Daniel O’Regan earned top star honors with two goals and one assist, while John McCarthy, who recently played in his 500th career pro hockey game, earned second star honors with two goals.

Grosenick stopped 28 of 31 shots to earn his 10th consecutive win between the pipes, while Marcus Sorenson, Ryan Carpenter and Joakim Ryan each picked up two assists.

The win, witnessed by a home crowd of 4,261, was San Jose’s sixth consecutive on home ice. The Barracuda is working on an eight-game road-winning streak. San Jose has the best home record in the AHL at 17-4-1-1.

Sommer, who is in his 19th as coach of the NHL San Jose Sharks AHL affiliate, picked up his AHL record 679th regular-season coaching win. He said the 12-game win streak has been a bit uncanny considering the harsh travel schedule the team has endured.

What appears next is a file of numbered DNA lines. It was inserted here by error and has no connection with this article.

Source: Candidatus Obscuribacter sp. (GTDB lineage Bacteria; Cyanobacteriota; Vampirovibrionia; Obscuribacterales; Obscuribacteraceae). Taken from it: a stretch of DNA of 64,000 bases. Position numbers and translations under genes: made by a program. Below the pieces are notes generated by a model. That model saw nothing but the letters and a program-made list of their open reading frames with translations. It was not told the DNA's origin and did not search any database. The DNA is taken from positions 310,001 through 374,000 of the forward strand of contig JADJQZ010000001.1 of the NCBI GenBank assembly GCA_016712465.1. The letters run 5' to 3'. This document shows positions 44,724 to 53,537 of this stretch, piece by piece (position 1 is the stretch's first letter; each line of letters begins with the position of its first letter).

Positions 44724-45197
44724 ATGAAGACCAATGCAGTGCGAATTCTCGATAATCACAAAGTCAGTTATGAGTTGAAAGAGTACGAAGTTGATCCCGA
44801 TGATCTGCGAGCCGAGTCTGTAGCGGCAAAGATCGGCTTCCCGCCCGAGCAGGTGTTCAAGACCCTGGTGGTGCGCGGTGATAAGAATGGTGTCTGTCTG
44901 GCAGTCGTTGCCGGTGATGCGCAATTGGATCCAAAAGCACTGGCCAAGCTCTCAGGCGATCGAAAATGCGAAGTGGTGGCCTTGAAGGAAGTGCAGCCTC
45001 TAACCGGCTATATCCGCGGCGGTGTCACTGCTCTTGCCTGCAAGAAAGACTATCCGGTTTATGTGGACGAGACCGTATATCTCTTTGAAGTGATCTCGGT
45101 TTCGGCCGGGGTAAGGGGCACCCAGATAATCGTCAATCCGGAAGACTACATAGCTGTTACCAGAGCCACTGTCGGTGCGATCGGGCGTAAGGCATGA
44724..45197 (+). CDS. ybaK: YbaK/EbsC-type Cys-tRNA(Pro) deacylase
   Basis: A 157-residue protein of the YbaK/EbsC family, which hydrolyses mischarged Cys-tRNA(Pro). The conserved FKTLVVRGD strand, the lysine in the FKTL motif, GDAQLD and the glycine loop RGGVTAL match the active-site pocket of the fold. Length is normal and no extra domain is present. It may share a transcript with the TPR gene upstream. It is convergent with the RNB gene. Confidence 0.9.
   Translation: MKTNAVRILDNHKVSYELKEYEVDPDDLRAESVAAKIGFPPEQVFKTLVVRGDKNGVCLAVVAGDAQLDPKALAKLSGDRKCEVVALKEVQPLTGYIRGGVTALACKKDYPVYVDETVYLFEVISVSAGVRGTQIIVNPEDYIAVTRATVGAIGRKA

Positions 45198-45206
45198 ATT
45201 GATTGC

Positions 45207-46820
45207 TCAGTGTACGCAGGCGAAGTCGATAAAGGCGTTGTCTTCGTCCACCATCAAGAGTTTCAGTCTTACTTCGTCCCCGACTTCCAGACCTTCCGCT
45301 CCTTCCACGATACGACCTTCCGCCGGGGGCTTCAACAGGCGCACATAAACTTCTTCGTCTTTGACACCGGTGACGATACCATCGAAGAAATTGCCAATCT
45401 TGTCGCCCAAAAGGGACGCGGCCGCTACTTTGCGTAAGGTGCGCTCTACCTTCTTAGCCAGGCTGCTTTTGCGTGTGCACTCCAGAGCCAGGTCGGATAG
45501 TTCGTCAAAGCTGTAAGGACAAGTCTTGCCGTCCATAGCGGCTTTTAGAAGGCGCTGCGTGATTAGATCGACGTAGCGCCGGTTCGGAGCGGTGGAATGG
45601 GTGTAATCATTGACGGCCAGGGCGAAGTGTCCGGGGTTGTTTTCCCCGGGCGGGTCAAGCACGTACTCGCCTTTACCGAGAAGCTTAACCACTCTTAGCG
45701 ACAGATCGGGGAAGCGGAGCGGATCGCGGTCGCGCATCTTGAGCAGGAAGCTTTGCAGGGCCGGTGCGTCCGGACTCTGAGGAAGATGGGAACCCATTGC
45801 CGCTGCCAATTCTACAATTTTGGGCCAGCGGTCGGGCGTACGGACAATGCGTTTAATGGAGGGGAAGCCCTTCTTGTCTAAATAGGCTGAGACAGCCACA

Take note

The Barracuda began its marathon record-winning streak with a 5-0 victory at Stockton on Jan. 25 and then swept a two-game road trip to the Upper Midwest by defeating the Central Division’s top teams — Grand Rapids (4-1 win on Jan. 27) and Milwaukee (4-2 win on Jan. 28). The win in Milwaukee served as a homecoming for Grosenick.

Following the AHL All-Star Classic, San Jose engineered a two-game sweep on Canadian soil of the Manitoba Moose (4-1 win on Feb. 3 and 5-4 win on Feb. 4).

The Bay Area team returned home to end the Gulls’ franchise record 12-game points streak with a 2-1 win on Feb. 8 as Grosenick was superb in the net by making saves on 38 of 39 shots. The Barracuda then took two big games from Ontario, the team that eliminated them in last year’s Calder Cup playoffs.

The Barracuda topped the visiting Reign, 4-1, on Feb. 12. That game was noteworthy in that the San Jose team returned home at 1 a.m. that morning after a long bus ride from Bakersfield following a 4-3 overtime win over the host Condors the night before.

San Jose won its 11th straight game by edging host Ontario, 2-0, on Feb. 18. Grosenick stopped all 20 shots he faced to pick up his career record ninth consecutive win between the pipes, while Adam Helewka and McCarthy each scored goals.